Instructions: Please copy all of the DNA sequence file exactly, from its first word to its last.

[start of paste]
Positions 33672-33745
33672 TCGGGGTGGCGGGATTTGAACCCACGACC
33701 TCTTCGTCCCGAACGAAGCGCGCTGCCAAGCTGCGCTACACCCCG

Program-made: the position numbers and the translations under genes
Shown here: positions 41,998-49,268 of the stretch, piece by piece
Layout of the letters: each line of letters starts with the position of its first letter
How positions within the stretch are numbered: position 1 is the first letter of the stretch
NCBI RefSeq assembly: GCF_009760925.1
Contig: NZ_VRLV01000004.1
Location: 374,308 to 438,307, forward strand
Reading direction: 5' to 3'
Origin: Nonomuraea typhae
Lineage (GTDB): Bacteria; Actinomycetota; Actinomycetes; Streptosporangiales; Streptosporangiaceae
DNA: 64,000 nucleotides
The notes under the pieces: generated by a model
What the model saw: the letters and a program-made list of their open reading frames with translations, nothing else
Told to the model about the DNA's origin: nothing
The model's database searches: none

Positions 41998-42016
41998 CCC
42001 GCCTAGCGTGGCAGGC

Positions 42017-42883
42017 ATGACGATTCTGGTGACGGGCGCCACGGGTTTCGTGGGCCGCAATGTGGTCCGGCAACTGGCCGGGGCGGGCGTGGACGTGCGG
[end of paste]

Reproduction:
Positions 33672-33745
33672 TCGGGGTGGCGGGATTTGAACCCACGACC
33701 TCTTCGTCCCGAACGAAGCGCGCTGCCAAGCTGCGCTACACCCCG

Program-made: the position numbers and the translations under genes
Shown here: positions 41,998-49,268 of the stretch, piece by piece
Layout of the letters: each line of letters starts with the position of its first letter
How positions within the stretch are numbered: position 1 is the first letter of the stretch
NCBI RefSeq assembly: GCF_009760925.1
Contig: NZ_VRLV01000004.1
Location: 374,308 to 438,307, forward strand
Reading direction: 5' to 3'
Origin: Nonomuraea typhae
Lineage (GTDB): Bacteria; Actinomycetota; Actinomycetes; Streptosporangiales; Streptosporangiaceae
DNA: 64,000 nucleotides
The notes under the pieces: generated by a model
What the model saw: the letters and a program-made list of their open reading frames with translations, nothing else
Told to the model about the DNA's origin: nothing
The model's database searches: none

Positions 41998-42016
41998 CCC
42001 GCCTAGCGTGGCAGGC

Positions 42017-42883
42017 ATGACGATTCTGGTGACGGGCGCCACGGGTTTCGTGGGCCGCAATGTGGTCCGGCAACTGGCCGGGGCGGGCGTGGACGTGCGG